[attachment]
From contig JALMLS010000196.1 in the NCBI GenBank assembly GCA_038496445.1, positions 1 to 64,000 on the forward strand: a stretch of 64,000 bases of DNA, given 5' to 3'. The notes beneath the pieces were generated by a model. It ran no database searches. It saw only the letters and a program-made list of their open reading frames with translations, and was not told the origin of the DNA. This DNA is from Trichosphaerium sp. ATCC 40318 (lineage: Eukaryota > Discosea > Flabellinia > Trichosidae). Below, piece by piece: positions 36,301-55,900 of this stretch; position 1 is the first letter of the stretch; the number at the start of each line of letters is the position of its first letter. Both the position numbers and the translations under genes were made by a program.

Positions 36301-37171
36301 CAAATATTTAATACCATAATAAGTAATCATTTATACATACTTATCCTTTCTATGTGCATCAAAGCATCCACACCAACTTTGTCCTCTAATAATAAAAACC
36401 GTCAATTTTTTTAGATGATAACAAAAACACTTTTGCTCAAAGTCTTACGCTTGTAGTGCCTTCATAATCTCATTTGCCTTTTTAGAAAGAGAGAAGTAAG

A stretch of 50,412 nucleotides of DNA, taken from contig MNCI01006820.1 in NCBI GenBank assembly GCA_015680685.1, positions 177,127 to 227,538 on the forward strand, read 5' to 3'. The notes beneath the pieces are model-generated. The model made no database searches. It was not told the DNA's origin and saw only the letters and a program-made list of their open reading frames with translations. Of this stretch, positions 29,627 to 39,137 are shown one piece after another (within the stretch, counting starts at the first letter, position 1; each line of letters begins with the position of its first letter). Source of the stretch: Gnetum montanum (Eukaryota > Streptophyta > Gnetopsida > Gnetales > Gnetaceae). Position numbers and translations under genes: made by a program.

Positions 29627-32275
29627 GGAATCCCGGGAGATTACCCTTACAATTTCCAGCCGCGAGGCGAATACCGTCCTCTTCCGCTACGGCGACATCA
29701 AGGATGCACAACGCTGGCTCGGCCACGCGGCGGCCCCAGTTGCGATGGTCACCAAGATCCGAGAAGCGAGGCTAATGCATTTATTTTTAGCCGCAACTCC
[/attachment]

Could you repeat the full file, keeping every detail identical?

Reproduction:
From contig JALMLS010000196.1 in the NCBI GenBank assembly GCA_038496445.1, positions 1 to 64,000 on the forward strand: a stretch of 64,000 bases of DNA, given 5' to 3'. The notes beneath the pieces were generated by a model. It ran no database searches. It saw only the letters and a program-made list of their open reading frames with translations, and was not told the origin of the DNA. This DNA is from Trichosphaerium sp. ATCC 40318 (lineage: Eukaryota > Discosea > Flabellinia > Trichosidae). Below, piece by piece: positions 36,301-55,900 of this stretch; position 1 is the first letter of the stretch; the number at the start of each line of letters is the position of its first letter. Both the position numbers and the translations under genes were made by a program.

Positions 36301-37171
36301 CAAATATTTAATACCATAATAAGTAATCATTTATACATACTTATCCTTTCTATGTGCATCAAAGCATCCACACCAACTTTGTCCTCTAATAATAAAAACC
36401 GTCAATTTTTTTAGATGATAACAAAAACACTTTTGCTCAAAGTCTTACGCTTGTAGTGCCTTCATAATCTCATTTGCCTTTTTAGAAAGAGAGAAGTAAG

A stretch of 50,412 nucleotides of DNA, taken from contig MNCI01006820.1 in NCBI GenBank assembly GCA_015680685.1, positions 177,127 to 227,538 on the forward strand, read 5' to 3'. The notes beneath the pieces are model-generated. The model made no database searches. It was not told the DNA's origin and saw only the letters and a program-made list of their open reading frames with translations. Of this stretch, positions 29,627 to 39,137 are shown one piece after another (within the stretch, counting starts at the first letter, position 1; each line of letters begins with the position of its first letter). Source of the stretch: Gnetum montanum (Eukaryota > Streptophyta > Gnetopsida > Gnetales > Gnetaceae). Position numbers and translations under genes: made by a program.

Positions 29627-32275
29627 GGAATCCCGGGAGATTACCCTTACAATTTCCAGCCGCGAGGCGAATACCGTCCTCTTCCGCTACGGCGACATCA
29701 AGGATGCACAACGCTGGCTCGGCCACGCGGCGGCCCCAGTTGCGATGGTCACCAAGATCCGAGAAGCGAGGCTAATGCATTTATTTTTAGCCGCAACTCC